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Coronavirus update: No shutdown for the task force, whistleblower submits complaint against the administration

College students are demanding tuition refunds

Photo (c) ffikretow - Getty Images
Coronavirus (COVID-19) tally as compiled by Johns Hopkins University. (Previous numbers in parentheses.)

Total U.S. confirmed cases: 1,210,822 (1,181,885)

Total U.S. deaths: 71, 463 (69,079)

Total global cases: 3,709,800 (3,610,006)

Total global deaths: 259,695 (252,346)

Task force to continue ‘indefinitely’

Despite reports that the White House taskforce on the coronavirus (COVID-19) would be phased out, President Trump says that’s not the case. In fact, he says the task force, led by Vice President Mike Pence, will continue “indefinitely.”

Until now, the task force has focused on containing the virus and trying to “flatten the curve” of cases so that hospitals aren’t overwhelmed. Soon, Trump says the group will transition to supporting a reopening of the economy.

In a series of tweets this morning, Trump praised his second-in-command for leading the group and suggested that its members may change in the future, with some people being added while others step down.

Federal scientist files whistleblower complaint

Dr. Rich Bright, former director of the Biomedical Advanced Research and Development Authority (BARDA), has filed a whistleblower complaint against the Trump administration. Bright contends that he was removed from his position after clashing with the White House over the pandemic.

Specifically, Bright says he warned his superiors in January that the coronavirus was coming to the U.S. and that his warnings were ignored and discouraged. He said he was removed from his position after questioning Trump’s promotion of hydroxychloroquine and chloroquine as coronavirus treatments.

Bright’s attorney said her client specifically warned Department of Health and Human Services (HHS) officials that the government lacked adequate supplies of personal protective equipment (PPE) but that his concerns were dismissed.

College students demand refunds

A growing number of college students are demanding tuition refunds, saying they paid for an on-campus education but were forced to finish the semester online. Some colleges have refunded various fees, but CNBC reports that nearly all have balked at returning tuition.

Some students at Brown and Boston University have joined a class-action lawsuit to demand refunds for tuition, room and board, and various other costs.

Ford respirators and PPE have shipped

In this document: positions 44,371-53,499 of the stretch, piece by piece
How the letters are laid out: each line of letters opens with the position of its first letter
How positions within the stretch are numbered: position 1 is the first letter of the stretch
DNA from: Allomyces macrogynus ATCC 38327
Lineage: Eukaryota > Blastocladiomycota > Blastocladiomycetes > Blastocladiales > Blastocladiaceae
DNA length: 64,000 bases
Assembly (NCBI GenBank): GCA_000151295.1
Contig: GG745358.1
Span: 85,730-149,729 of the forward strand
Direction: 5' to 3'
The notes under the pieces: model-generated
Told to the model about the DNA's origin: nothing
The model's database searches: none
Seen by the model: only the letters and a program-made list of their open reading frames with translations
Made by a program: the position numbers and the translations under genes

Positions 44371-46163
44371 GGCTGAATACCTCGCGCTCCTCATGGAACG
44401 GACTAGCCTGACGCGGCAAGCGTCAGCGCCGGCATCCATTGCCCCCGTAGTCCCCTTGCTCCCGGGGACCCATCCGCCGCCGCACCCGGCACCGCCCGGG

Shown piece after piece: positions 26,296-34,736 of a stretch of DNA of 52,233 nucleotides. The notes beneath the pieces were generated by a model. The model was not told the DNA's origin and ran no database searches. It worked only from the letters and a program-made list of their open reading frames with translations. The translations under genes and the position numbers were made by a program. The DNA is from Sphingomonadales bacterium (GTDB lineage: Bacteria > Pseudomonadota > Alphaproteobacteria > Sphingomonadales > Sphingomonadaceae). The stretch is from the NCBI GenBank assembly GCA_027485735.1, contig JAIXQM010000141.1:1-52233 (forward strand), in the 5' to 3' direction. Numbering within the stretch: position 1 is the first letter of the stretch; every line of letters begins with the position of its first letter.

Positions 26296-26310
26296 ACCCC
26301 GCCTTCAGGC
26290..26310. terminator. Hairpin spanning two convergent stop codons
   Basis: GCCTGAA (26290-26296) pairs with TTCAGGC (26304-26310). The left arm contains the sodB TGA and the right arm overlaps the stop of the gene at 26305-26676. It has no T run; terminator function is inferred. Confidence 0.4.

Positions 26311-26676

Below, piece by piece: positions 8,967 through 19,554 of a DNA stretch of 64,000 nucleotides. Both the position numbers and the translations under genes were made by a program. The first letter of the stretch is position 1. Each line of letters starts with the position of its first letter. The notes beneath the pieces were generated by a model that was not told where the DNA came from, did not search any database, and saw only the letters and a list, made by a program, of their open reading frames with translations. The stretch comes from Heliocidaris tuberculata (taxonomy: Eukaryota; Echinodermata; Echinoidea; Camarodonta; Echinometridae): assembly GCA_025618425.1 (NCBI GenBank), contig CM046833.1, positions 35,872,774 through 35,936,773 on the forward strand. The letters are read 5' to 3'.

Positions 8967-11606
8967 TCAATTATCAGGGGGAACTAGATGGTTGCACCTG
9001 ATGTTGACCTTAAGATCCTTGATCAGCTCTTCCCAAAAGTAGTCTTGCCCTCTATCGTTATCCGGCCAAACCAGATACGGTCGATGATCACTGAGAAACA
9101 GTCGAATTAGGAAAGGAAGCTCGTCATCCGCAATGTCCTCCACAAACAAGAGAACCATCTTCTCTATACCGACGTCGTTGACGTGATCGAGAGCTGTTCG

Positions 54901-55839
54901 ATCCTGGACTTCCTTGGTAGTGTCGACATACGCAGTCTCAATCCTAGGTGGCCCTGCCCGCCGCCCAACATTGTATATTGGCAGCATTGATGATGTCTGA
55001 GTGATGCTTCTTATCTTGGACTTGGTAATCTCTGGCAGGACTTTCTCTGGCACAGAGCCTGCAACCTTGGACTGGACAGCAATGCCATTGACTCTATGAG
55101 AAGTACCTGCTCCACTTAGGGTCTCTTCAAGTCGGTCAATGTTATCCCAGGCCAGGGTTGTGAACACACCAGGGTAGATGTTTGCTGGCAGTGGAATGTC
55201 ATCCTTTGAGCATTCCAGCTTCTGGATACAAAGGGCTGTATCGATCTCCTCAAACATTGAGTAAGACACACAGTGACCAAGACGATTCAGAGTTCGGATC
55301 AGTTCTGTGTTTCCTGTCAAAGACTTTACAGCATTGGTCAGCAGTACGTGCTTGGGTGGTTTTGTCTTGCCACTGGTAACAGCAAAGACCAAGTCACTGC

Ford reports that its first shipment of respirators, developed in cooperation with 3M, have shipped for distribution to health care workers dealing with the coronavirus pandemic. Over the last few weeks, the automaker has worked with 3M to produce PAPRs, using design guidance from 3M and off-the-shelf parts, like vehicle ventilator fans and power tool batteries.

At the same time, Ford has produced other personal protection equipment (PPE) to send to coronavirus hotspots. It reports 500,000 reusable medical gowns will soon be on their way to hospitals in New Jersey.

“Ford could not stand by while health care workers in this country placed their lives on the line to help others without even having proper protection,” said Jim Baumbick, vice president, Ford Enterprise Product Line Management. “That’s why we kicked off an all-out sprint to protect those who are so selflessly helping patients afflicted with this terrible virus.”

Grocery delivery services pegging the social media meter

Grocery deliveries have surged during the pandemic, with some stores having to create waiting lists for consumers who can't or don't want to leave their homes to buy food. International social media analytics firm Talkwalker reports that all of the big players among grocery delivery services have had more than 28,000 percent more engagement from March 1 to May 1.

The five major brands had 7 million engagements in that time period, compared to just 25,000 engagements between January 1 and February 29.

“If grocery delivery was a niche business for the workaholics, it is now an essential service for the sick and the elderly,” said Todd Grossman, CEO Americas Talkwalker. “By analyzing your audience precisely, you will be able to adapt your tone of voice and adjust your brand message accordingly.”

Around the nation

  • Ohio: Gov. Mike DeWine says the state will slash nearly $800 million in spending over the next two months to make up for the loss of tax revenue stemming from the coronavirus crisis. Published reports say education will make up a third of the cuts.

  • Texas: A salon owner in Dallas, Shelley Luther, will spend a week behind bars after being found in contempt of court for opening her business in defiance of state orders. She’ll also pay a $7,000 fine.  

  • North Dakota: With beef prices skyrocketing, Attorney General Wayne Stenehjem is urging the U.S. Justice Department to pursue a federal investigation into suspected national price-fixing by meatpackers in the cattle industry. Stenehjem says the four largest meatpacking companies control more than 80 percent of the beef processing in the United States.

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